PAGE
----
Choosing the right technique
PTE: One tool for bioavailability enhancement is to create amorphous solid dispersions through processes such as hot-melt extrusion (HME) or spray drying. What factors come into play to decide whether to produce the amorphous solid dispersions through HME or spray drying?
The processing temperature is important for HME because the API must either melt to form a dispersion or dissolve through high shear forces into the molten polymer. If the processing temperature is too high, the compound or the polymer used in the formulation can degrade. Typically, 200 °C to 225 °C is regarded as the upper processing-temperature limit for an effective HME process. Although compounds can be extruded at higher processing temperatures, this physical situation often produces a partially crystalline formulation instead of an amorphous dispersion.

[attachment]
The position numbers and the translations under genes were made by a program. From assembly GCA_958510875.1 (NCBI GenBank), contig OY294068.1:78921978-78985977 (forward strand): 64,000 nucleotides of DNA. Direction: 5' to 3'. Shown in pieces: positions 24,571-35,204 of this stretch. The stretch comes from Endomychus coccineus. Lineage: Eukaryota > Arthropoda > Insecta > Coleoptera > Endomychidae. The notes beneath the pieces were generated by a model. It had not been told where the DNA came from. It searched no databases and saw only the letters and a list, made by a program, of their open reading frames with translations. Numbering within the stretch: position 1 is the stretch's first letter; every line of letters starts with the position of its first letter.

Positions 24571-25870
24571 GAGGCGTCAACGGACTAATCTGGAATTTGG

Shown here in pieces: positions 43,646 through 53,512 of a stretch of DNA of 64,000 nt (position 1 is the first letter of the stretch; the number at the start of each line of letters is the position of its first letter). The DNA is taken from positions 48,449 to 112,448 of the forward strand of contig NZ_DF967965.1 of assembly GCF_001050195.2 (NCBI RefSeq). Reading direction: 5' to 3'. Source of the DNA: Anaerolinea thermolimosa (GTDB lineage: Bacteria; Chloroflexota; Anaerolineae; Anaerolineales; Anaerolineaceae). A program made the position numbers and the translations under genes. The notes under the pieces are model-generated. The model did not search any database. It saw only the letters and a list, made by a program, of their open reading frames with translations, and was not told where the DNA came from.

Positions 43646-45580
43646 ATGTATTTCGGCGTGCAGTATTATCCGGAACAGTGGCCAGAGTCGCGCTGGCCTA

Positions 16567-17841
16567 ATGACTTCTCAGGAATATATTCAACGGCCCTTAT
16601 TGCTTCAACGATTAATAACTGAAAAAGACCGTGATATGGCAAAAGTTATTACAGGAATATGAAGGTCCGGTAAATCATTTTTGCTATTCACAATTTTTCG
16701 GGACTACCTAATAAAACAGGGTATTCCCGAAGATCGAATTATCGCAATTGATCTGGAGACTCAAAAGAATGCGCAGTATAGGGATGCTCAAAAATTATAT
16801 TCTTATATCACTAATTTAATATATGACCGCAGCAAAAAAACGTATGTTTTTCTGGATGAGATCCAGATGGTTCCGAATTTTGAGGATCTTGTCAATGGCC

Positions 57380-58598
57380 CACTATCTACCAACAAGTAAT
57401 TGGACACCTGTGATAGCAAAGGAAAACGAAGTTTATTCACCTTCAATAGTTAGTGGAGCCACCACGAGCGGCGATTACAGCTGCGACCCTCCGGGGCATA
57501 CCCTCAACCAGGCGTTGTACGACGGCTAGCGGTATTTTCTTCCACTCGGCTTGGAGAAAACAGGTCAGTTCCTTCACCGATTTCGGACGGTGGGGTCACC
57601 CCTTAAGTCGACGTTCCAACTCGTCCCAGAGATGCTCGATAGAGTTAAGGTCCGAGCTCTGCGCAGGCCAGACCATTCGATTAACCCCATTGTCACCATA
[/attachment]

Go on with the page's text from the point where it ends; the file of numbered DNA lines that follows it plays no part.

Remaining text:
The phase of development is also an important factor in process selection. For example, for early-stage or discovery-support activities, API availability is often limited. This limited API availability tends to make spray drying the preferable process because its feasibility can be determined with as little as 50 to 100 mg of API, whereas several grams of API are typically required to develop an initial HME process. For APIs that are amenable to HME, typically after proof-of-concept clinical studies, when hundreds of grams of API are available, an initial spray-drying process can be converted from spray drying to HME.